Meanwhile, the Dana measure on appointing assessors was defeated. Two years later, Californians adopted Proposition 66 to prevent any county from ever again trying to make its assessor appointed.

Lynch turned out to be a bully. He once threw county auditors out of his office. He was accused of assaulting an employee. He wasn’t much of a manager either, releasing the property roll late. His staff didn’t like him. His own secretary filed to run against him in 1990. So did Kenneth P. Hahn, a mid-level assessor’s office employee who fielded complaints and supervised no one. Hahn said at the time that he ran chiefly to irritate Lynch.

But Hahn won, presumably because many voters thought they were voting for popular Supervisor Kenneth Hahn, although the Hahn dynasty thing had not worked four years earlier for Supervisor Hahn’s real-life brother Gordon. Just to be clear, the two Kenneth Hahns — the supervisor and the assessor — were unrelated.

Once in office, Assessor Hahn began a harassment campaign against the defeated Lynch. He sent Lynch a job application with a note that read, “John, you’re a loser, always were, always will be. Use this to get a new career.” Now that’s class.

In a lawsuit, Lynch said Hahn also made harassing phone calls late at night and put Lynch’s name on a Great Expectations dating service application.

Eventually Hahn settled into the job and was reelected twice, but he stepped down midterm in 2000, allowing the Board of Supervisors to appoint Rick Auerbach to replace him. Auerbach was elected and reelected three times, then stepped down in 2009 and was replaced for the last few months of the term by Robert Quon.

In his decade in office, Auerbach didn’t get indicted, didn’t bully anyone, didn’t send anyone any harassing mail, didn’t challenge any supervisor at the polls. In short, he was as bookish, buttoned-down, honest and straight-laced as you’d expect your assessor to be. A little disappointing, perhaps. But for assessors, boring is probably better. The most controversial thing Auerbach did was to endorse John Noguez in the 2010 election.

Noguez, unfortunately, was not boring. He is the former Huntington Park mayor who was elected assessor in 2010 and then arrested in 2012 on charges that he did the kind of thing — lowering valuations for campaign donors — of which Assessor Philip E. Watson was accused in 1967, although on a larger scale. It’s worth noting that Noguez served during a time in which many property values were declining, so instead of just calculating the last-year-plus-2% value, his office temporarily regained much of the power over appraisals that Watson had. He is on leave but officially is still the assessor and is drawing his salary. No trial date has been set.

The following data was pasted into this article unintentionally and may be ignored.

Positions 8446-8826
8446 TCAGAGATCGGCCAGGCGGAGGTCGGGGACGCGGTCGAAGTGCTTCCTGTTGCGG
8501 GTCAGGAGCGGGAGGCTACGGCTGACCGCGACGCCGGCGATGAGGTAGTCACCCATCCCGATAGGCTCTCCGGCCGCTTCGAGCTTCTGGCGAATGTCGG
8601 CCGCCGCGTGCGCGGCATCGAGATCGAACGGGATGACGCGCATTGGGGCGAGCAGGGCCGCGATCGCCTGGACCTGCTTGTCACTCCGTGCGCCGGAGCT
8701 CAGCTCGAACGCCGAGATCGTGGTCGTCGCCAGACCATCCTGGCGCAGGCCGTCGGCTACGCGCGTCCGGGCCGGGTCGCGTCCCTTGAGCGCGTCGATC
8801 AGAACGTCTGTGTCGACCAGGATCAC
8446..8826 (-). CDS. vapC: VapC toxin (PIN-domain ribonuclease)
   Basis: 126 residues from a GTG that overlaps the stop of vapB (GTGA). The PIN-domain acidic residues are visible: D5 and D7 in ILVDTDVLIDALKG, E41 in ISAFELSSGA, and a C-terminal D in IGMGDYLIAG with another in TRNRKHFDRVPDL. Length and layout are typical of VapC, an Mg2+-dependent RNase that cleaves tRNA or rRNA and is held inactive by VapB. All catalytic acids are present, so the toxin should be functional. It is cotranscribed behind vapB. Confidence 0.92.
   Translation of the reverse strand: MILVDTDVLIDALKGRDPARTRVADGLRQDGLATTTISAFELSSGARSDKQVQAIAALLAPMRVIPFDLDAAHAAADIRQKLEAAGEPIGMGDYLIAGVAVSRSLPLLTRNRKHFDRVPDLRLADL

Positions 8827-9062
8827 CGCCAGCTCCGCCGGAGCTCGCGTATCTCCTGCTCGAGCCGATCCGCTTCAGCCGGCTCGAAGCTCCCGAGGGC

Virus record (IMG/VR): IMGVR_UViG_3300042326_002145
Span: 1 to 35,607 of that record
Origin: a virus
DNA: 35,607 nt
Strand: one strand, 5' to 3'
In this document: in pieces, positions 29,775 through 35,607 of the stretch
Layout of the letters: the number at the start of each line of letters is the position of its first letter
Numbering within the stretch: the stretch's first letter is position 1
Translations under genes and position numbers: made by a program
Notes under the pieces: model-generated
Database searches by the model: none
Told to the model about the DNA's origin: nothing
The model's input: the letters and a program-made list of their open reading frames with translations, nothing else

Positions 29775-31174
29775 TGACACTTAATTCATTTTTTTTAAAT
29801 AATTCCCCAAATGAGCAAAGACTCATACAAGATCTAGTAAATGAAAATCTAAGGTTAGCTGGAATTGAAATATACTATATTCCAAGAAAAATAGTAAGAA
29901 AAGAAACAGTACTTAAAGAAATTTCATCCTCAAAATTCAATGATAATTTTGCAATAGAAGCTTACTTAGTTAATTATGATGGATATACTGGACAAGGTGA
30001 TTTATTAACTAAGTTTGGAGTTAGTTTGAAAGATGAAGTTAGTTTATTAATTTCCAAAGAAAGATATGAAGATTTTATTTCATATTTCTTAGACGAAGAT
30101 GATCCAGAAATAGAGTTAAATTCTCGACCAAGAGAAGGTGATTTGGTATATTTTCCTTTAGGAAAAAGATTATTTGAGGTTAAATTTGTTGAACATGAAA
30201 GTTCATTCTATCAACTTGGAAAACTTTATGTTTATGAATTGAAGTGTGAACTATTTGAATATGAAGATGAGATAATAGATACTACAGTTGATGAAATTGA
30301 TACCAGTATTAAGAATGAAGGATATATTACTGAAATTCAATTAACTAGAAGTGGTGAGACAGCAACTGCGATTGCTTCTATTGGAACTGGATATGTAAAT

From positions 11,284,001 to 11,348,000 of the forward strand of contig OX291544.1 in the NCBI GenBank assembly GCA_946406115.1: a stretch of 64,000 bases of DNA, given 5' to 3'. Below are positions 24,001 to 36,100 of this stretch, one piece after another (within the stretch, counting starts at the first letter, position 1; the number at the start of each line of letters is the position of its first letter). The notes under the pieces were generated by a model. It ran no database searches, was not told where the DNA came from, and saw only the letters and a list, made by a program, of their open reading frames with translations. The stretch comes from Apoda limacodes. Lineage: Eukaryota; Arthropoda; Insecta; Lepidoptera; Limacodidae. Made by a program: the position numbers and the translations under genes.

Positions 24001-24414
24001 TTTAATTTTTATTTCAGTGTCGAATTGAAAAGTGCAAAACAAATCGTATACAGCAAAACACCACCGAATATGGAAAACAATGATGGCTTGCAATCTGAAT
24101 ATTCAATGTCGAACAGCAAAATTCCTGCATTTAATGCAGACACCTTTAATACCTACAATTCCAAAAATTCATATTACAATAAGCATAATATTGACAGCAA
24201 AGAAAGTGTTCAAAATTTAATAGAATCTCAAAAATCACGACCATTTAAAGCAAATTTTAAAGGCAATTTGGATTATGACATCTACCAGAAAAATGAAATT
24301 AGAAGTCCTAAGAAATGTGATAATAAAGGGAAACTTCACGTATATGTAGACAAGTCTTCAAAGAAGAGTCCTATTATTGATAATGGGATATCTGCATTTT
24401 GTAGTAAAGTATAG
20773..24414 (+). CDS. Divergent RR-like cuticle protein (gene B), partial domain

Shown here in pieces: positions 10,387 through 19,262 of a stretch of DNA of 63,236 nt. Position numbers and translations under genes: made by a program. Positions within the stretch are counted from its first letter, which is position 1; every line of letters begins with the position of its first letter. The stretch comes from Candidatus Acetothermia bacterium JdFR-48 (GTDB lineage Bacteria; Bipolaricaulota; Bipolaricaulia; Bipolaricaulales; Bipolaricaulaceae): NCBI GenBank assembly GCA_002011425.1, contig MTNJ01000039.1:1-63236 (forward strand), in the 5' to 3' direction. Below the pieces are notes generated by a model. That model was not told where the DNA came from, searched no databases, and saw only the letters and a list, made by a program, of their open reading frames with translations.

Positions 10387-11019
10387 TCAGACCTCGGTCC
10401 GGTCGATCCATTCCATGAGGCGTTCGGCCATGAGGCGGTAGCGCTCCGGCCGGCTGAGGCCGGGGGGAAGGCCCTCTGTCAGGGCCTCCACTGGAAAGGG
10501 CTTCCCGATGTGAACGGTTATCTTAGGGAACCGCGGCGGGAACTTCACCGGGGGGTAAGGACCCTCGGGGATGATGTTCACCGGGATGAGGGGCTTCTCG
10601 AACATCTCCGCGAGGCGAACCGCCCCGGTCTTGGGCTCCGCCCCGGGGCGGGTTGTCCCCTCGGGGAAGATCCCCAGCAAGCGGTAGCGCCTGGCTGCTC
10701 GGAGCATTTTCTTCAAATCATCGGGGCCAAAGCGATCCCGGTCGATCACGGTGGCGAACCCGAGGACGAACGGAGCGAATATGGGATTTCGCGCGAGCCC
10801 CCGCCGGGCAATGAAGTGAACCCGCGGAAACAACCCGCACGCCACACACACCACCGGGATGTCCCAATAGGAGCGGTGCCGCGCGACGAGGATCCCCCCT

On the 2012 ballot, the Board of Supervisors (now including Don Knabe, who succeeded Deane Dana) asked voters the same thing Dana did in 1986 — wouldn’t they rather the board appoint the assessor? — although the vote was merely advisory because Proposition 66 now prevents counties from ending assessor elections. Voters decided they still didn’t want to give up their power.

This year, one of the leading candidates to replace Noguez, Jeffrey Prang, tried to use the ballot designation “deputy assessor,” but a judge threw it out as misleading because he is not a licensed appraiser.

Prang deserves some sympathy. After all, he has been a real assessor’s office employee for more than two years, unlike Jim Keysor, who was just a volunteer in Alexander Pope’s office for a few weeks but still got to use the “deputy assessor” ballot title back in 1986. That should provide some perspective on whether Prang was trying to push the boundaries or was merely following established precedent.

And speaking of that “deputy assessor” ballot designation, it’s hard to blame any of the nine appraisers who are running this year, most of them with that title. Lynch catapulted from the bottom of the office to the top. Hahn catapulted from the middle. Voters went for them. A candidate might even win without legally changing his middle name to “Lower Taxes,” as one repeat candidate has done. A candidate might even win without having the same name as a county supervisor. Why not give it a go?

Copyright © 2016, Los Angeles Times